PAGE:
I realise that my level gets better very time, though. The third outing, in Mont Fallère, was the most beautiful, the most challenging, but also the one that gave me the most: in terms of views, atmosphere… and then there was the via ferrata, my absolute first one. The emotions of the peak, walking on the crest. Of being tied to one another, of having to always be present in your rapport with the person in front of you and the one behind you in order not to risk making everyone fall. A beautiful metaphor for what we’re doing, of what it means to be a team.”

The journey




Mont Fallère

Methodos - M4810 - Mont Fallère

It is the first peak over 3.000m of our project

Mont Fallère is found in the Grand Combin Alps in the Aosta Valley.

Found between the Gran San Bernardo Valley and the Valdigne, it’s a great introduction to the magical world of the 3000s. Mont Fallère, situated in the heart of the Aosta valley, proposes a 360° panorama of all the Aosta valley peaks. Its layout is not the be underestimated, but overall it doesn’t present great difficulties, even if we need to be really careful in the final part of the ridge.

We go up in two stages: the first day up to the Fallère Hut; the second day we arrive at the summit and then we go down to the valley.

Read the story :)




Pointe Lechaud

Our first alpinistic climb to a summit

Pointe Léchaud (3.128m) is located along the borderline between Italy (Valle d'Aosta) and France (Savoy).

It is located south of the Col de la Seigne (2.512m) between the Veny Valley and the Savoy Valley of the Glaciers.

We climb in two stages: on the first day we walk from La Visaille to the Elisabetta Soldini Hut (2.195m); on the second day up to the top and back to La Visaille.

From the hut we go up to the Col Chavannes (2.603m); from the hill we have to leave the marked path that begins to descend into the Chavannes valley, following a path on the right that crosses the very steep eastern slope of Mount Lechaud. The trail continues on the right, again not far from the crest of Mount Lechaud and crosses a small valley of stones or snow, reaching the wide basin where the Chavannes Glacier is located. Once we have put on crampons, we set foot on the glacier going diagonally to the left. From this point we gradually turn to the right pointing directly to the top, which can be reached by overcoming some easy rocky steps. What we see is a vast and spectacular panorama on the Italian side of Mont Blanc.




Vallée Blanche

Methodos - M4810 - Vallée Blanche

Crossing the Gigante glacier towards the Aiguille du Midi

Although it may seems like a "scenic walk", the Vallée Blanche should not be underestimated, as it is an itinerary that involves crossing the Gigante glacier. It is always necessary to be accompanied by an Alpine Guide who knows the itinerary very well and knows how to avoid the dangers.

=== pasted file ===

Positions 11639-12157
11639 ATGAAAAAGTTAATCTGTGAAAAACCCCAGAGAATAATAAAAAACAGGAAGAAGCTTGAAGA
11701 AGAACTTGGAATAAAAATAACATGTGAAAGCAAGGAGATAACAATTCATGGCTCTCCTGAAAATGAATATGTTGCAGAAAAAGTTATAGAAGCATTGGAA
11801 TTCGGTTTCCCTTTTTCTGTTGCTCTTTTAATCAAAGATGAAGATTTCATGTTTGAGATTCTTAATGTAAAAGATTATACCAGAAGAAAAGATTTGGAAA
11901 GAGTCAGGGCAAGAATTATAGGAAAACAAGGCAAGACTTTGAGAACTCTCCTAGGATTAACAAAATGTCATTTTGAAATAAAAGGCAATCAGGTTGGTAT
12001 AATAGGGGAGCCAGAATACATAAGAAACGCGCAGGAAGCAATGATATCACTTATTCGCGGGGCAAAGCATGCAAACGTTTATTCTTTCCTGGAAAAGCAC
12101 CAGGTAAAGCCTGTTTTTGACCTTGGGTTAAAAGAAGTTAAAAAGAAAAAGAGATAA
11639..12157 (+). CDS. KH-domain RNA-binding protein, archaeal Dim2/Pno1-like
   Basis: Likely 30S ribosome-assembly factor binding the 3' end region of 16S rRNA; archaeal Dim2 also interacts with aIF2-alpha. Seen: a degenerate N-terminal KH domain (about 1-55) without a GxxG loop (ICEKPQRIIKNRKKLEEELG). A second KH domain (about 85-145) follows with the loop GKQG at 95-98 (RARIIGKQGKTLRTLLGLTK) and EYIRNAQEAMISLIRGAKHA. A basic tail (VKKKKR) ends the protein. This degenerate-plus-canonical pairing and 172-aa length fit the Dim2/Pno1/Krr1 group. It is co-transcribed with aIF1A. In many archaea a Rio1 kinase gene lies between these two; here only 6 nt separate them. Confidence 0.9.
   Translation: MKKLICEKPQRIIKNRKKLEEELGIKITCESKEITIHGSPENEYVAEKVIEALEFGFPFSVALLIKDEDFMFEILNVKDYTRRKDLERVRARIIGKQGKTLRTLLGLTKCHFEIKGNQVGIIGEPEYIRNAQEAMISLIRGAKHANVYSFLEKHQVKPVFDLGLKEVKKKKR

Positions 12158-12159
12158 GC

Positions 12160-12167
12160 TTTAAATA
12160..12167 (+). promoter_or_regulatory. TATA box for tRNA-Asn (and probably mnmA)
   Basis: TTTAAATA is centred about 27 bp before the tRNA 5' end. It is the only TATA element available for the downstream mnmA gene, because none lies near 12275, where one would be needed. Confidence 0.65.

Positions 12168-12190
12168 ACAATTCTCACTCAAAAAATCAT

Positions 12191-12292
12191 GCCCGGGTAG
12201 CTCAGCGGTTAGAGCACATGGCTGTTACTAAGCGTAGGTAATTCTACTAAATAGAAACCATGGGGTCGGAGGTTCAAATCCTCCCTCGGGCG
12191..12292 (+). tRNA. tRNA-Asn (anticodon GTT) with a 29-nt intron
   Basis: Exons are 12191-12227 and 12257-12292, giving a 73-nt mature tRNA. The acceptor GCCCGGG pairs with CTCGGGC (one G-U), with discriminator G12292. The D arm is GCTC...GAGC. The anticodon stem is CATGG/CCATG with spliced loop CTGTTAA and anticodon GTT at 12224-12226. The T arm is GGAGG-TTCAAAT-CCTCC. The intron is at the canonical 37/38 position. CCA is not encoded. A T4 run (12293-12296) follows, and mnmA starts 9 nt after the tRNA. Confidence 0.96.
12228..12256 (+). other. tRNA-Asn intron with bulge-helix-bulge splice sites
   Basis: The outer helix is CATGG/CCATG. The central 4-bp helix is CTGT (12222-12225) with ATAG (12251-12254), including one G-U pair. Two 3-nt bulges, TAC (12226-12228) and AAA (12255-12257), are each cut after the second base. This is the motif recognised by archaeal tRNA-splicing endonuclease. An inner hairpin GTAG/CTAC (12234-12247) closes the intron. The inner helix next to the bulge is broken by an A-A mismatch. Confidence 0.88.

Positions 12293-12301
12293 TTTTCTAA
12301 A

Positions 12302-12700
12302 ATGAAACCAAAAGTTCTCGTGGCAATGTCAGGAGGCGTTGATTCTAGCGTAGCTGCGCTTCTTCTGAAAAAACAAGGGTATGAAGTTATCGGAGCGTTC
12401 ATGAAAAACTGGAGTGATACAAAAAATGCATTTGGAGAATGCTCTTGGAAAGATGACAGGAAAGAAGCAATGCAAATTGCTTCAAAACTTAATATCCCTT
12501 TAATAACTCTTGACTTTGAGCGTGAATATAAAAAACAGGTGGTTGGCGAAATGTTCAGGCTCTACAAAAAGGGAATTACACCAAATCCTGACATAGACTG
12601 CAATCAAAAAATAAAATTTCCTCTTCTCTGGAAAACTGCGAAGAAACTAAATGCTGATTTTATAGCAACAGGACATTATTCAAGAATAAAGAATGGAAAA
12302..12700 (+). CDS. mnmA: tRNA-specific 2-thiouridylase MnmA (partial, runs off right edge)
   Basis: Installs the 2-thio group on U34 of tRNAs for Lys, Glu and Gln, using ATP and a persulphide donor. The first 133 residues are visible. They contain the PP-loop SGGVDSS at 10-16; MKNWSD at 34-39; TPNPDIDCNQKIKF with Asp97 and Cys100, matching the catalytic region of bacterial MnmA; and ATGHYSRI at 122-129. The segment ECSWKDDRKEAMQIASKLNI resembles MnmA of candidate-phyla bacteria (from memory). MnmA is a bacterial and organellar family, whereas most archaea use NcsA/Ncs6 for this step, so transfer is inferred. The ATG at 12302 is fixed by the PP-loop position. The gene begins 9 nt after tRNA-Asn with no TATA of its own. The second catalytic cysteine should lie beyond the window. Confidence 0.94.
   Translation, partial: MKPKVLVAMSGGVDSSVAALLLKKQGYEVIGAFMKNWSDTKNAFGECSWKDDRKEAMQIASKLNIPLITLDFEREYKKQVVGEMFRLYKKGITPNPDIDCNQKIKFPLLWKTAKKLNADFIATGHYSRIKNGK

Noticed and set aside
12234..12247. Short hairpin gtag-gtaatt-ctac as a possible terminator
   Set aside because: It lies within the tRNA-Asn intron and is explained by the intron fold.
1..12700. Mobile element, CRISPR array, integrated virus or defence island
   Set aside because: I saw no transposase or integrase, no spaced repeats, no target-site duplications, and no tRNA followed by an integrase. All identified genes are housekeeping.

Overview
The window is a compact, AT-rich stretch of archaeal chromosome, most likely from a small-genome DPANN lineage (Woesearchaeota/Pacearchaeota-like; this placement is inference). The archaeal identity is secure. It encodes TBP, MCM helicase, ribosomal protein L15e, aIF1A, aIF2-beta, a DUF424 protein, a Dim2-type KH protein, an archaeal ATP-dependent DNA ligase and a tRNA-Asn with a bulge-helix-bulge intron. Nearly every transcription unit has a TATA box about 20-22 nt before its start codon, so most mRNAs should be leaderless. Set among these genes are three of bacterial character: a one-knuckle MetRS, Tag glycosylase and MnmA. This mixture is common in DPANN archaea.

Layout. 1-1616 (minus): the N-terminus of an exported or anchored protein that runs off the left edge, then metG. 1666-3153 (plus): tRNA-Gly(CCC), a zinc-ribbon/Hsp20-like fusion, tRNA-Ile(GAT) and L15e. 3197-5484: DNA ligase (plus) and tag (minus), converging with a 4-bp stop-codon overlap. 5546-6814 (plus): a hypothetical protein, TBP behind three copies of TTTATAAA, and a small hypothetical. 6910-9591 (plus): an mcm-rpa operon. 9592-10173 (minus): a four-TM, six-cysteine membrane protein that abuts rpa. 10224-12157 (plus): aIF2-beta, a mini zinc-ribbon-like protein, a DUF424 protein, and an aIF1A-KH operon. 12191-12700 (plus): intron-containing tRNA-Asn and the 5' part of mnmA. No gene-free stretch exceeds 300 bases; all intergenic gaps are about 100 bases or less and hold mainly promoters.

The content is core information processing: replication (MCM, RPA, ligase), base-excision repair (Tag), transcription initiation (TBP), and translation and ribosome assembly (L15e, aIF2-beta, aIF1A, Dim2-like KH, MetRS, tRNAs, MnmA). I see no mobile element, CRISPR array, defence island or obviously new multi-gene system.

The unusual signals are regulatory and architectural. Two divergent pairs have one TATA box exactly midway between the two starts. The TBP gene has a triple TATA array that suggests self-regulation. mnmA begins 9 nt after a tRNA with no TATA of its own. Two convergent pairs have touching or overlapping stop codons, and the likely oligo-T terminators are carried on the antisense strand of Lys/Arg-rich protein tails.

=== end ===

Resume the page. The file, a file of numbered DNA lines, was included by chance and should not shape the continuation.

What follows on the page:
We go up by cable car to Punta Helbronner (3.462m), we wear harnesses and crampons and we tie ourselves together.

The first section makes us lose altitude and then we start to climb towards the Aiguille du Midi. The last section includes the ascent of the snow-covered ridge of the Aiguille du Midi, reaching 3.842m.

The return is with the panoramic cable car which takes us back to Punta Helbronner.




Gran Paradiso

Methodos - M4810 - Gran Paradiso

The Gran Paradiso is the only mountain over 4000m that is fully on Italian territory

The Gran Paradiso is the only mountain over 4000m that is fully on Italian territory. A classic and fascinating climb: after a first part on ice, to be able to reach the peak marked by a statue of the Virgin Mary, you must pass some simple rocky crossings.




Monte Rosa

Methodos - M4810 - Monte Rosa

2 full-immersion days of technical alpine skill training on Monte Rosa

The Monte Rosa is a mountain range that is found in the Pennine Alps, along the watershed line between Italy (on the border of the Aosta valley and Piedmont) and Switzerland. It gives name to the Monte Rosa Alps supergroup, which in turn is composed of various important groups and subgroups, east of the Cervino and south-east of the Mischabel range. It is the most extended range in the Alps, and second in height after the Mont Blanc. It is the highest mountain in Switzerland and the second in Italy, and has the highest average height, containing 9 of the 20 highest peaks of the chain.




Monte Bianco

Methodos - M4810 - Monte Bianco

Mont Blanc (Monte Bianco in Italian) is a mountain situated in the North-occidental Alps, in the Graian Alp range, on the watershed line between the Aosta valley (val Veny and val Ferret in Italy), and Haute-Savoie (the Arve valley in France), in the territories of Courmayeur and Chamonix, which give name to the Mont Blanc Massif, belonging to the subsection of the Mont Blanc Alps.

It’s 4808,72m (the last official measure was taken September 13, 2017) make it the highest mountain in the Alps, in Italy, in France, and in general in Europe if we exclude the Caucuses. This is why it’s called the King of the Alps. It shared a spot on the list of the highest Seven Summits with Mount Elbrus in the Caucuses.

Primarily granite full of peaks and crests, cut by deep glacial valleys, it is internationally renowned for its climbing and, from a historical point of view, the birth of mountaineering coincides with its first ascent: August 8, 1786.